Maxwell House

“Oberon, are you listening?” Lieutenant Stratta’s voice cut across the static of his thoughts. He looked over at her.

“What?” He said as he blinked his eyes several times.

“I said, are you ready?” Her voice carried a weight of impatience to it and he was sure she had an annoyed look on her face, but couldn’t see her face behind the mirrored visor of her helmet.

He flexed his armored fingers on the grip of his rifle. “Yeah, sorry… just lost in thought.” He was glad she couldn’t see his face behind his own helmet, but was concerned that his voice would give away his uncertainty. The yearning inside of him to be done with this life was a preoccupation he had tried hard to overcome as the end of his enlistment drew near.

“I need you to be with me on this one. I know it’s your last one, but you can’t afford to get sloppy. It’s just another mission. We drop. We do our job. We go home.” She put her gloved hand on his shoulder. “Roger that, soldier?”

“Roger that.” He knew she was right, that it was crucial for him to keep his head about him. The mission is what mattered and having those malignant thoughts getting stuck in his head could cause him to doubt, to hesitate, to be safe. He couldn’t afford that. Too many others died just because of that.

“We’ll be over the drop in 15 seconds. Prep for infil.” The pilot’s voice cut in over their helmet comms and Oberon, thankful for the interruption, quickly adjusted his pack and checked his status board to make sure he was green all the way across. He looked over at the lieutenant and gave a thumbs up. She did the same and they both got into the descent position by hunching over and flexing their knees.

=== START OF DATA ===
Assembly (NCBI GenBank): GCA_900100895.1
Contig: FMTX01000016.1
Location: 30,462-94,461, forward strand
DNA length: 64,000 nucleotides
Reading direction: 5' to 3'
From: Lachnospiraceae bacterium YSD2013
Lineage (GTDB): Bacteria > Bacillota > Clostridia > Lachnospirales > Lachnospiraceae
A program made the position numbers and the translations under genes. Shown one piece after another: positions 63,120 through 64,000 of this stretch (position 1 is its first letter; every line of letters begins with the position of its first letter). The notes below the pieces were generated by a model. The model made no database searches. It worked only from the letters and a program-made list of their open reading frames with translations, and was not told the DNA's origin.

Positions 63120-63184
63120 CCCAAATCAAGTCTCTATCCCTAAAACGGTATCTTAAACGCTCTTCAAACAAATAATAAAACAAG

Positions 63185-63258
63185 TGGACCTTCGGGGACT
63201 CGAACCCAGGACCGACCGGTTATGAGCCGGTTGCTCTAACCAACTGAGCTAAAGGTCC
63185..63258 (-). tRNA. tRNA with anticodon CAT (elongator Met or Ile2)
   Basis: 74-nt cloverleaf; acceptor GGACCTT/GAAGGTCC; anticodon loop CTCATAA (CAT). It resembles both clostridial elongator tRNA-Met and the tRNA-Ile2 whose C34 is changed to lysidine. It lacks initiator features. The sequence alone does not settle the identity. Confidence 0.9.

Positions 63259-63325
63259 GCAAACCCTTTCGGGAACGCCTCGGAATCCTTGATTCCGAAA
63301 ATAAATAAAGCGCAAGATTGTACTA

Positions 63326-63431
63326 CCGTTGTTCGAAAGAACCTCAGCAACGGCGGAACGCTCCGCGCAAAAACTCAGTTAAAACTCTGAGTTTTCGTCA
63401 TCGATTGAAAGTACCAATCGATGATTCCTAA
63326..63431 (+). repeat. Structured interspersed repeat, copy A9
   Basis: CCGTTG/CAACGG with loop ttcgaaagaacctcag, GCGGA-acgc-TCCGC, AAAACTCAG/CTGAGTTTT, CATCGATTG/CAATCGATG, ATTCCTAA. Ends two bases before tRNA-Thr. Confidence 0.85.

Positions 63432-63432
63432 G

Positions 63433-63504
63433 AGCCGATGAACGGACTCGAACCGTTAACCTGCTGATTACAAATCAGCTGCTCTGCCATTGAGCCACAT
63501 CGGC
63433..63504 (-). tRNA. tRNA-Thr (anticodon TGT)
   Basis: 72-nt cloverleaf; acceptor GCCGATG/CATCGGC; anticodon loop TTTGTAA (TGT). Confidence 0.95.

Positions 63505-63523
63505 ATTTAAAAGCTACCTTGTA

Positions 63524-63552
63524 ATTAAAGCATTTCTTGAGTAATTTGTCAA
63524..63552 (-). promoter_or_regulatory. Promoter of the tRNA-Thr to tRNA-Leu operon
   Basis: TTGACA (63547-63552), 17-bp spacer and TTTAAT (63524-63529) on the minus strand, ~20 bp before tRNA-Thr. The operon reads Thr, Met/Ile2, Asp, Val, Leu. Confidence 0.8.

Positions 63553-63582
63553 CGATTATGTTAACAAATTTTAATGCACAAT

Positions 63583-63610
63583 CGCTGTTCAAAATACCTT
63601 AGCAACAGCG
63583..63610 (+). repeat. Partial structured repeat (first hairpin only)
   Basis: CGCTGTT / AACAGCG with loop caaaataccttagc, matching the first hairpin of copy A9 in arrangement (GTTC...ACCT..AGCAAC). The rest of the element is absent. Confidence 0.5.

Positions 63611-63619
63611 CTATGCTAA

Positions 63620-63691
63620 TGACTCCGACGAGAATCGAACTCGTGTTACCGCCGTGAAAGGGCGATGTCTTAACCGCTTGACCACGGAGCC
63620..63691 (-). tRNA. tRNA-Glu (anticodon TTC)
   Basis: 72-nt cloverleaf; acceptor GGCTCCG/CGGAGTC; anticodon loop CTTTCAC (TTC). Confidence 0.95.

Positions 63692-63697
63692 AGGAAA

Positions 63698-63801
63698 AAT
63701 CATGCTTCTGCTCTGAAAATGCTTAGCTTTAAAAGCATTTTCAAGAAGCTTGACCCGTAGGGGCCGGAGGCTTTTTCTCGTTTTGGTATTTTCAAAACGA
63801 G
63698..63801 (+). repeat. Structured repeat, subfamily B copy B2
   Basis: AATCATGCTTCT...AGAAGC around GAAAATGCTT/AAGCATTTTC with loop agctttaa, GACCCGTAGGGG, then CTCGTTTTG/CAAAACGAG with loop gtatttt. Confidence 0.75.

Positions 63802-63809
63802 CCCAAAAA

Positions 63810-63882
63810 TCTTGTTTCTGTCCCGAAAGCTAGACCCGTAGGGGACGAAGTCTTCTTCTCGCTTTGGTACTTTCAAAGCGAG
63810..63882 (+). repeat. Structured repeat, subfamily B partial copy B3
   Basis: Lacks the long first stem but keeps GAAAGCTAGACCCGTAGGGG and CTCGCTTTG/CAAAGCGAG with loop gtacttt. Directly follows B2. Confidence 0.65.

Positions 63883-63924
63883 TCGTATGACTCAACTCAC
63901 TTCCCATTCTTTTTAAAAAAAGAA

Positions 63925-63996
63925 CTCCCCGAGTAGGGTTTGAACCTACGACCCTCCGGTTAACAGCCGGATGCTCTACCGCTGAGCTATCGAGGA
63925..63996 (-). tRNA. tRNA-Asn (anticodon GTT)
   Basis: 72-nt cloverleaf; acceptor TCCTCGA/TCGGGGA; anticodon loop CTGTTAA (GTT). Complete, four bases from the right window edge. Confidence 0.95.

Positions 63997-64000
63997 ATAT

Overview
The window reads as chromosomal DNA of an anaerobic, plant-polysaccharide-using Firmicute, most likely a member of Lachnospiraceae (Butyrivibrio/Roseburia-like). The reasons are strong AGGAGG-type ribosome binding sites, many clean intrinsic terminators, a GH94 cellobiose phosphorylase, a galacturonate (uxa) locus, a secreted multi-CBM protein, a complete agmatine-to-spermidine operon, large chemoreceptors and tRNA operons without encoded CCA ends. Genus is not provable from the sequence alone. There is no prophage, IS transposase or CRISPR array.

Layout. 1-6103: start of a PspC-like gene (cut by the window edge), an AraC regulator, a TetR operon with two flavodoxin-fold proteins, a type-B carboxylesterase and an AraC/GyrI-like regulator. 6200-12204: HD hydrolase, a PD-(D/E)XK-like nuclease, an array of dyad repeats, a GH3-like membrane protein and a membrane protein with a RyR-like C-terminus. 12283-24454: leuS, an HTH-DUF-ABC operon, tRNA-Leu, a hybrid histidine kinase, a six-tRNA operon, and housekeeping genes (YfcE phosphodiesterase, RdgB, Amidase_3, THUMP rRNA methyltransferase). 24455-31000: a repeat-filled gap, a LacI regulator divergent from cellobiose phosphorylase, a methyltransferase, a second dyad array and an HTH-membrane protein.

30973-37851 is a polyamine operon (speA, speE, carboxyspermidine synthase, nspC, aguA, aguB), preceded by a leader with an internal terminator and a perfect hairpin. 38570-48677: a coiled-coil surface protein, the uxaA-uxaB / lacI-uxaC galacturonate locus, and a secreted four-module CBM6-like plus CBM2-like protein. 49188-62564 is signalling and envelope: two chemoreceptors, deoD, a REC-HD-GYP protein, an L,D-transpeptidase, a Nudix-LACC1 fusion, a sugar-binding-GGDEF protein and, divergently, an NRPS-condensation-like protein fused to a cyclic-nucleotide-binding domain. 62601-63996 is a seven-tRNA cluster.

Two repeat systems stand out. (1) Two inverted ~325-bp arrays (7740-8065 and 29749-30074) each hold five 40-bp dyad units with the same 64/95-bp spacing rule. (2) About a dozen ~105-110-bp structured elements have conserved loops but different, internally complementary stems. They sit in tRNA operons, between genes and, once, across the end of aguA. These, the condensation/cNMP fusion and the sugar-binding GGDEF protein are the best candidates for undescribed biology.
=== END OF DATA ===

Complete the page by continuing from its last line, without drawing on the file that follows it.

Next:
“3…” Came the pilot’s voice. The lights in the cabin went red.

“2…” Oberon started to take a deep breath and tried to fight the fact of how much he hated this part of every mission.

“1…” He clenched his teeth and gripped his rifle tight, then held his breath.

“GO!” The floor underneath them dropped away. As it did, both of the armored warriors fell into the atmosphere and Oberon let out a curt profanity as he exhaled all the air in his lungs, made his body as aerodynamic as the suit would let him and then watched as the orange brown land beneath him grew in size as he plummeted toward it.


12 thoughts on “Maxwell House

  1. I could never be one of those guys and gals who jump from the planes. The thought is terrifying, and the visualization you wrote just as much! Other than that, though, I liked the inner monologue Oberon was having. It was interesting, and I find I would like to know more about his character.

    Liked by 1 person

  2. You got some great tension in this little story! And I liked that the bottom literally dropped out at the end. Tiny typo: in the paragraph that starts “Roger that”, I think you mean “Too many others. . .”


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